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Where will the money come from? Alternative mechanisms to HIV donor funding



Donor funding for HIV programs has flattened out in recent years, which limits the ability of HIV programs worldwide to achieve universal access and sustain current progress. This study examines alternative mechanisms for resource mobilization.


Potential non-donor funding sources for national HIV responses in low- and middle-income countries were explored through literature review and Global Fund documentation, including data from 17 countries. We identified the source, financing agent, magnitude of resources, frequency of availability, as well as enabling and risk factors.


Four non-donor funding sources for HIV programs were identified: earmarked levy for HIV from country budgets; risk-pooling schemes such as health insurance; debt conversion, in which the creditor country reduces the debt of the debtor country and allocates at least a part of that reduction to health; and concessionary loans from international development banks, which unlike grants, must be repaid. The first two are recurring sources of funding, while the latter two are usually one-time sources, and, if very large, might negatively affect the debtor country’s economy. Insurance schemes in five African countries covered less than 6.1% of the HIV expenditure, while social health insurance in four Latin American countries covered 8–11% of the HIV expenditure; in Colombia and Chile, it covered 69% and 60%, respectively. Most low-income countries will find concessionary loans hard to repay, as their HIV programs cost 0.5–4% of GDP. Even in a middle-income country like India, a US$255 million concessionary loan to be repaid over 25 years provided only 7.8% of a 5-year HIV budget. Earmarked levies provided only 15% of the annual HIV funding needs in Zimbabwe and Kenya. Debt conversion provided the same share in Indonesia, but in Pakistan it was much higher - the equivalent of 45% of the annual cost of the national HIV program.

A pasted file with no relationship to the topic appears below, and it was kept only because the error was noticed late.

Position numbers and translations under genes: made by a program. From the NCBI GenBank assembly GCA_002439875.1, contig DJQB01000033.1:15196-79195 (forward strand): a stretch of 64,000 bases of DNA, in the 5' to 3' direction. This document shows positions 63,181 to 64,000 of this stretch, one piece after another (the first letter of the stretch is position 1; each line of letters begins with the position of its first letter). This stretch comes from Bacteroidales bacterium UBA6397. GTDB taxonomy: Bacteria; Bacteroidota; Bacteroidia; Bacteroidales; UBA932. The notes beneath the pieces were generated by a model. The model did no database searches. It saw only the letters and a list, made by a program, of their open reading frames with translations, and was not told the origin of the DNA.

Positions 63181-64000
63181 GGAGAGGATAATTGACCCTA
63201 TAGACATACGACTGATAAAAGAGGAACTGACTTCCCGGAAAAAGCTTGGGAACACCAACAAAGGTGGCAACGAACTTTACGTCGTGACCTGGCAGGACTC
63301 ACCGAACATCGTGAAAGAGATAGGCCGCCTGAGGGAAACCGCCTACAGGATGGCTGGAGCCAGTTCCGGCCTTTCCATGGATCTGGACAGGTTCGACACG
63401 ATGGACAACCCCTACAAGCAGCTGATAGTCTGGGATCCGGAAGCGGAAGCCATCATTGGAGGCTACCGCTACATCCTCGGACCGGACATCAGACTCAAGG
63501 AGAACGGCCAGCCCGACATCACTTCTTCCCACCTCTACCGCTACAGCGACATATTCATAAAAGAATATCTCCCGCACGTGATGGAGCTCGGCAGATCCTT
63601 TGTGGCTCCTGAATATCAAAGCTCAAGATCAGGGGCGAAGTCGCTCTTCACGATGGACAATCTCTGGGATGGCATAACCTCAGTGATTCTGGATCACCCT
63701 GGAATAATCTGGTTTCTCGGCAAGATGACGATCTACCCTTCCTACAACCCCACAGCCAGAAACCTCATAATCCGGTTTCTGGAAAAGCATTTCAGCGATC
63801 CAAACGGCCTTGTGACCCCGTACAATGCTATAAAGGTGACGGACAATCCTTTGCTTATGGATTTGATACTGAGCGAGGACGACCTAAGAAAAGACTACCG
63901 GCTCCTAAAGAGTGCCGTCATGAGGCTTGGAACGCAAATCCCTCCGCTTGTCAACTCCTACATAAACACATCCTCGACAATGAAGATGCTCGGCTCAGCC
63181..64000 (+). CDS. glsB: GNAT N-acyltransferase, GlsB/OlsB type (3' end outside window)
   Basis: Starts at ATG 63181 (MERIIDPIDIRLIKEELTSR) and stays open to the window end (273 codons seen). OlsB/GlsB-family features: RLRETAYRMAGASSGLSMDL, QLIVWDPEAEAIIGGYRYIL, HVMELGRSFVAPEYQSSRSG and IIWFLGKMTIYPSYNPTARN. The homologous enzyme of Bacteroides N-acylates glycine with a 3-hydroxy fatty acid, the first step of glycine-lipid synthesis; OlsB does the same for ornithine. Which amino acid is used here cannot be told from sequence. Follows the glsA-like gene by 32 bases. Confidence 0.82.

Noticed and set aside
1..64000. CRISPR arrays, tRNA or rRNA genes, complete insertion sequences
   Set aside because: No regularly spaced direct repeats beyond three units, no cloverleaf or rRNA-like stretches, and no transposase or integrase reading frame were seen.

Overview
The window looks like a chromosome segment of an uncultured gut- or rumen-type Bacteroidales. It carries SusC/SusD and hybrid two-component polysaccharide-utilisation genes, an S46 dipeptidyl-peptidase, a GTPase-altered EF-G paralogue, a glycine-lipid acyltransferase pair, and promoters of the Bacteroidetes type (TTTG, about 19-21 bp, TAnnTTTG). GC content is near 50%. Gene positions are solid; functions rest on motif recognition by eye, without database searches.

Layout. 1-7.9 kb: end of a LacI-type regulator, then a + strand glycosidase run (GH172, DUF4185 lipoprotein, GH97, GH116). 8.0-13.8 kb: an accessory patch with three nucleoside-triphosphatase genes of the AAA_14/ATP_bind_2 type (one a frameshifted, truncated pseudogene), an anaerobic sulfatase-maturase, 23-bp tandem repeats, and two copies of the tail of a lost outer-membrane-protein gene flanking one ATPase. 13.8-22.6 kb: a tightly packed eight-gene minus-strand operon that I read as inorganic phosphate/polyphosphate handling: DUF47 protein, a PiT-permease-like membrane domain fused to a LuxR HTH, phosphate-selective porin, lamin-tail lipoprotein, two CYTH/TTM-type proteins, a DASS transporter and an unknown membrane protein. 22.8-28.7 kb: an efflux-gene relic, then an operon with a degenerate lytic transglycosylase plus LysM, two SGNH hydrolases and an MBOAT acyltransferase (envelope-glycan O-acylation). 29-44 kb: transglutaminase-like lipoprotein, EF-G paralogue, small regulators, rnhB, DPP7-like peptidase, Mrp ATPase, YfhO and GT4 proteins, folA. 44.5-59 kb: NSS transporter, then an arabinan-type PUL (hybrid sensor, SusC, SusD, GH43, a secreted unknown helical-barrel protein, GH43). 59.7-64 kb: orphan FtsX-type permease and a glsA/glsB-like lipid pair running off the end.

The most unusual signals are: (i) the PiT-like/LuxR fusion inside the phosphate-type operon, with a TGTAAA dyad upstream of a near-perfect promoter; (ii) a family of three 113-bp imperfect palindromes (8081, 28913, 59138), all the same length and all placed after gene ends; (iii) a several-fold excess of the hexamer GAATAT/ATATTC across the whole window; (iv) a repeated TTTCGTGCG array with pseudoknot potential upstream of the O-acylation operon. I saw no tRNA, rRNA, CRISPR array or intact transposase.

Domestic sources of funding are important alternatives to consider and might be able to replace donor HIV funding in specific country contexts, coupled with effective prioritization and efficiency measures. Successful resource mobilization design and implementation require close collaboration with other sectors, particularly with the Ministry of Finance, to make sure that the new financing mechanism is fully synchronized with economic growth and that HIV investments yield returns in the form of higher social benefits.

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In a vast majority of low- and middle-income countries, national health systems face financial sustainability challenges as donor funding declines. Donor dependence is particularly high for HIV programs in low- and middle-income countries where HIV prevalence is high. Combined donor assistance to HIV programs in 127 of these countries amounted to 49% of total HIV funding in 2011. In many low-income countries, and in some middle-income ones, the dependence is higher: in Cambodia, Niger, and Tajikistan, for example, more than 75% of HIV spending comes from outside agencies, with the government contributing less than 25% [1]. HIV programs tend to rely more on donor funding than does the wider health sector. In lower middle-income Ukraine in 2009, donor funding as a percentage of total health expenditure was only 0.3%, whereas it accounted for 46% of the funding for the national HIV program [2]. In upper middle-income Jamaica in 2008, donor assistance to the health sector overall amounted to 1.5%, as opposed to 51% for the country’s HIV program [3].